Contents O Intemerata

O Intemerata was a very popular prayer during the Middle Ages and was invariably found in any Book of the Hours. The earliest known texts are from the 12th century, though it may have been composed earlier. Considerable variation exists in the text of the prayer as it appears down through the centuries. The version below is from a 15th century Book of the Hours.

O INTEMERATA et in aeternum benedicta, singularis atque incomparabilis Virgo Dei Genetrix Maria, gratissimum Dei templum, Spiritus Sancti sacrarium, ianua regni caelorum, per quam post Deum totus vivit orbis terrarum. Inclina, Mater misericordiae, aures tuae pietatis indignis supplicationibus meis, et esto mihi miserrimo peccatori pia, et propitia in omnibus auxiliatrix. O UNSPOTTED and forever blessed, unique and incomparable virgin Mary, Mother of God, most graceful temple of God, sanctuary of the Holy Spirit, gate of the kingdom of heaven, by whom next unto God the whole world liveth, incline O Mother of Mercy thy ears of piety unto my unworthy supplications, and be merciful to me a most wretched sinner, and be unto me a helper in all things.
O Ioannes beatissime, Christi familiaris et amice, qui ab eodem Domino nostro Iesu Christo virgo es electus, et inter ceteros magis dilectus, atque in mysteriis caelestibus ultra omnes imbutus; Apostolus enim et Evangelista factus es praeclarissimus: Te etiam invoco cum Maria matre eiusdem Domini nostri Iesu Christi salvatoris, ut mihi opem tuam cum ipsa conferre digneris. O most blessed John, the beloved and friend of Christ, which by the same Lord Jesus Christ was chosen a virgin, and among the rest more beloved, above all instructed in the heavenly mysteries, for thou wast made a most worthy Apostle and Evangelist: thee also I call upon with Mary, the mother of the same Lord Jesus Christ our Savior, that thou wouldst vouchsafe to afford me thy aid with hers.
O duae gemmae caelestes, Maria, et Ioannes. O duo luminaria divinitus ante Deum lucentia, vestris radiis scelerum meorum effugate nubila. O ye two celestial jewels, Mary, and John. O ye two lights divinely shining before God. Chase away by your bright beams the clouds of my offenses.
Vos enim estis illi duo, in quibus Deus Pater per Filium suum specialiter aedificavit sibi domum et in quibus ipse Filius Dei unigenitus ob sincerissimae virginitatis meritum, dilectionis suae confirmavit privilegium in cruce pendens, uni vestrum ita dicens: <<Mulier ecce filius tuus>>: deinde ad alium: <<Ecce mater tua.>> For you are those two in whom God the Father through His own Son, specially built His own house, and in whom the only-begotten Son of God as the reward of your most sincere virginity confirmed the privilege of His love while hanging on the Cross, saying thus to one of you: "Woman, behold thy son," and then to the other, "Behold thy mother."
In huius ergo tam sacratissimi amoris dulcedine, qua tunc ore Dominico, velut mater et filius ad invicem coniuncti estis, vobis duobus ego miserrimus peccator commendo hodie corpus et animam meam: ut in omnibus horis atque momentis, intus et exterius firmi custodes, et pii apud Deum intercessores mihi existere dignemini. In the sweetness therefore of His most sacred love, through which by our Lord's own mouth, as mother and son you were joined to each other, I, a most wretched sinner, commend this day to you my body and soul, that at all hours and moments, inwardly and outwardly, you would vouchsafe to be unto me steadfast guardians and devout intercessors before God.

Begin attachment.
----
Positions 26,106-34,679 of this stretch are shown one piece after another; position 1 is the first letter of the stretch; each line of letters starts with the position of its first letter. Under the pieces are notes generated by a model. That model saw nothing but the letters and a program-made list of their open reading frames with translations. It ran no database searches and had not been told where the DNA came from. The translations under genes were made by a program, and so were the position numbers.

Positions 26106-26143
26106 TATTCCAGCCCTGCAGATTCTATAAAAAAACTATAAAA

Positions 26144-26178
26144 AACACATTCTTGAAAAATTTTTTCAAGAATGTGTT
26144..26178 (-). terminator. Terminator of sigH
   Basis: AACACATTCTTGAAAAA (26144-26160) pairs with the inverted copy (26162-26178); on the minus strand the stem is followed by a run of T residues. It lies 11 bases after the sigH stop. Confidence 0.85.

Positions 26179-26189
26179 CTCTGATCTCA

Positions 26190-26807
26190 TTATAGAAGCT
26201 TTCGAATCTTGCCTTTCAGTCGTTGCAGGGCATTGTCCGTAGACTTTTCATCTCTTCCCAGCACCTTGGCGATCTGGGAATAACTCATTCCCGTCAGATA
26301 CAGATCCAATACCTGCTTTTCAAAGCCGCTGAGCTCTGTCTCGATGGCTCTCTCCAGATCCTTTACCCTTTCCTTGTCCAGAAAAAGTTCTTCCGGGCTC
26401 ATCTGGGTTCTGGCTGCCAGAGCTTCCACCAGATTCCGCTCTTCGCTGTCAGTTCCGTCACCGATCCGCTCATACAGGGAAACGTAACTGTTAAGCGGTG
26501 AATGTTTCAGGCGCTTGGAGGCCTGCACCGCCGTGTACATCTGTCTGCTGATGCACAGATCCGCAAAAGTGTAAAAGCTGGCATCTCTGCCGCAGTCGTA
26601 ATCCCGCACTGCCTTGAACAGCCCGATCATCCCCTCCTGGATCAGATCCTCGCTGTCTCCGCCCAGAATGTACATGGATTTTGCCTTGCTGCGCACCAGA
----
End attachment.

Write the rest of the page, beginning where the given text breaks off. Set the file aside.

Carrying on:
Credo enim firmiter et indubitanter fateor, quia velle vestrum velle Dei est et nolle vestrum nolle Dei est; unde et quicquid ab illo petitis sine mora obtinetis. Per hanc ergo tam potentissimam vestrae dignitatis virtutem poscite, quaeso, mihi peccatori, corporis et animae salutem. I indeed firmly believe and accept beyond any doubt that one who wants to be yours will belong to God and one who does not want to be yours will not belong to God, for you can obtain whatever you ask from God without delay. By virtue of your most powerful worthiness, beg, I beseech you, for the well being of my body and soul.
Agite, quaeso, agite vestris sacris precibus, ut cor meum invisere, et inhabitare dignetur spiritus almus, gratiarum largitor optimus, qui me a cunctis vitiorum sordibus expurget, virtutibus sacris illustret, et exornet: in dilectione Dei et proximi mei perfecte stare, et perseverare me faciat: et post huius vitae cursum ad gaudia ducat electorum suorum benignissimus paraclitus. Qui cum Deo patre et filio coaeternus et consubstantialis cum eis et in eis vivit et regnat omnipotens Deus in saecula saeculorum. Amen. Plead, I beseech you, plead for me by your holy prayers that the loving Spirit, the best giver of graces, may vouchsafe to visit my heart and dwell therein, the self same Spirit who may thoroughly purge me from all filth of vice, lighten and adorn me with sacred virtues: who would cause me to stand perfectly and to persevere in the love of God and my neighbor, and, after the course of this life, may this most benign comforter bring me to the joys of His elect, He, who with God the Father and the Son is co-eternal and consubstantial with them and in them, liveth and reigneth as Almighty God, forever and ever. Amen

See also Wilmart, Auteurs Spirituels et textes devots du moyen age latin, Paris 1932. Wilmart documents the wide range of forms this prayer appears in. The above version can be found in Wilmart. Tr. MWM.

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